Awards & Engraving

January '17

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Page 42 of 100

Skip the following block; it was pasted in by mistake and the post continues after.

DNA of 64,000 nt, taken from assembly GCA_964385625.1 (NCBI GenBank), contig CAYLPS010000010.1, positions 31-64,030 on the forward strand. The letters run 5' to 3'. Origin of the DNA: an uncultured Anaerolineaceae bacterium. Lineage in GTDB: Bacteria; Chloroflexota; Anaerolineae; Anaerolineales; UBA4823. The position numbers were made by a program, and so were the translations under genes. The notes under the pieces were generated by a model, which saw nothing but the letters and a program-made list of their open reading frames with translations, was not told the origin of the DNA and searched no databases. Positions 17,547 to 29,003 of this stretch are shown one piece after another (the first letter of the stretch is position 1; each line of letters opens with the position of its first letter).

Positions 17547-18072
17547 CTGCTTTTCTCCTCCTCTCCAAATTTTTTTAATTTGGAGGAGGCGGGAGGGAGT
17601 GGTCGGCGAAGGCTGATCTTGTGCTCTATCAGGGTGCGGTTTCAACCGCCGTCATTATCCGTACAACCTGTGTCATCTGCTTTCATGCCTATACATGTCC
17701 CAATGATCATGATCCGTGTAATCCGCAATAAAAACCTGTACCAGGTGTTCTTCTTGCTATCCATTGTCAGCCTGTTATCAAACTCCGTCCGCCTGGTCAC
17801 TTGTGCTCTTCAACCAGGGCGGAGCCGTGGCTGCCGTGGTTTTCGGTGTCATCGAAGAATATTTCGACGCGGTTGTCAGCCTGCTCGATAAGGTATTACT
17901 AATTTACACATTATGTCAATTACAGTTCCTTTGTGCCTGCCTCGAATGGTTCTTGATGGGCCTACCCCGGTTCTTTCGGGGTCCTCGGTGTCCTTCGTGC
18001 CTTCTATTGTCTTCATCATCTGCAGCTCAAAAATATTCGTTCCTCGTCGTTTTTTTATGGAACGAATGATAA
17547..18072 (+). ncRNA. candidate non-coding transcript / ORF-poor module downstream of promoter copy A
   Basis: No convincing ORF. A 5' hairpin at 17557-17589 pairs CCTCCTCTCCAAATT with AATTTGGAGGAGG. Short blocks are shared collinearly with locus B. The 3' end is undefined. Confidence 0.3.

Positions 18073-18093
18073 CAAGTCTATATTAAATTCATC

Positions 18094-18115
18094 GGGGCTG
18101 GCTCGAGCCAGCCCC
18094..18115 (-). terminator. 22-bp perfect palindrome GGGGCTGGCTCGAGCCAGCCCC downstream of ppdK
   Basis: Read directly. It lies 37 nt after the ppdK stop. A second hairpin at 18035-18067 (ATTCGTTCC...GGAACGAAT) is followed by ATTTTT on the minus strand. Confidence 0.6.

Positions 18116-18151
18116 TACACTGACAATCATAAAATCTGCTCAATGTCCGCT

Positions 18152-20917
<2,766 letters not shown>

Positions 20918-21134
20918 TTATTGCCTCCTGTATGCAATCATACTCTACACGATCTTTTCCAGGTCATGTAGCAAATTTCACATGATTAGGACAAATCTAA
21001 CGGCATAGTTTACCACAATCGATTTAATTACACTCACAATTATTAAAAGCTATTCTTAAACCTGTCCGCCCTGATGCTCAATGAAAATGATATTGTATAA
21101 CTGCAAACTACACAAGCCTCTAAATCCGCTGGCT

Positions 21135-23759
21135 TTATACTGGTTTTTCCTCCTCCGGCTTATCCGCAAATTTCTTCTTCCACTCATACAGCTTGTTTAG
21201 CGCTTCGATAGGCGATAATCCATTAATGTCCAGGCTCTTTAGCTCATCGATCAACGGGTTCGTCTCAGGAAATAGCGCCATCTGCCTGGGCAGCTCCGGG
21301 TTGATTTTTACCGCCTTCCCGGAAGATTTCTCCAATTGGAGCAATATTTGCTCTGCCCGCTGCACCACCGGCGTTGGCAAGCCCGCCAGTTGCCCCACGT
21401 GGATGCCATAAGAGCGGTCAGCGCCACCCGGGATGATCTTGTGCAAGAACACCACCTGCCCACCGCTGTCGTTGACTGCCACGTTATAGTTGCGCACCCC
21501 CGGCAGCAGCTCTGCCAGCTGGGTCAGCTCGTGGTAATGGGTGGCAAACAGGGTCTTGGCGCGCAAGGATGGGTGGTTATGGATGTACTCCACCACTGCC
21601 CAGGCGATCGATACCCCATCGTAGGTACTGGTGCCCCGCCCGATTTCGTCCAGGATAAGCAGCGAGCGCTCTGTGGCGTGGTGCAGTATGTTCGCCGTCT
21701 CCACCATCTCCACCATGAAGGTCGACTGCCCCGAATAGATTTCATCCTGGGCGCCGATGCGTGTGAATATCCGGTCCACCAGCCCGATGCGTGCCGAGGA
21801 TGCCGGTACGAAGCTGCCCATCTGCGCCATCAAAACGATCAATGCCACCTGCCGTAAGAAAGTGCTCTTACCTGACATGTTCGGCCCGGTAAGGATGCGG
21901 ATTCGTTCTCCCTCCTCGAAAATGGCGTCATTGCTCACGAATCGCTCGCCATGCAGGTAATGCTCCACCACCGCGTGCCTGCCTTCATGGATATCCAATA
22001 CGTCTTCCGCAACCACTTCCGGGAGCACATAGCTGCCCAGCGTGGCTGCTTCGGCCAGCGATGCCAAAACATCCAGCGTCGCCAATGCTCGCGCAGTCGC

ing curve involved with RIP software, printing on polyester apparel, eliminating pretreatment, and yes, continued improv- ments to inks are all topics we can expect to hear about and see in coming years. Ultimately, D2 printing continues to evolve. Manufacturers and decorators alike are still searching for ways to streamline the process and further integrate the print- ers into their shop setups. However, printers are becoming more dependable and economical to use, and much of the feedback from early adapt- ers and practitioners continues to expand the technology's possibilities and viability. Having virtually no hand and the ability to print sharp, dynamic graphics without the extra steps that go into other methods, D2 printing has earned its place alongside the traditional methods of apparel decora- tion. The future, though not without chal- lenges, is bright for the discipline. BACK TO THE FUTURE D2 8 • THE DIGITAL DIRECT REPORT • 2016 D2 Above: D2 printing is a method still in its adolescence, and changes and developments should be expected. (Image courtesy Lawson) Bottom left: D2 is able to print sharp, photo-quality images on cotton garments. The process is also able to print intricate details and multiple colors relatively easily compared to traditional methods. (Images courtesy Brother) Below: Software continues to be developed that can be used on multiple operating systems, including Apple products. (Image courtesy Lawson) Below middle: White and CMYK inks no longer pose the issues they once did with D2 printing. (Image courtesy Epson) Bottom right: D2 can be used on substrates beyond garments, including shoes and hard goods. (Image courtesy Brother)

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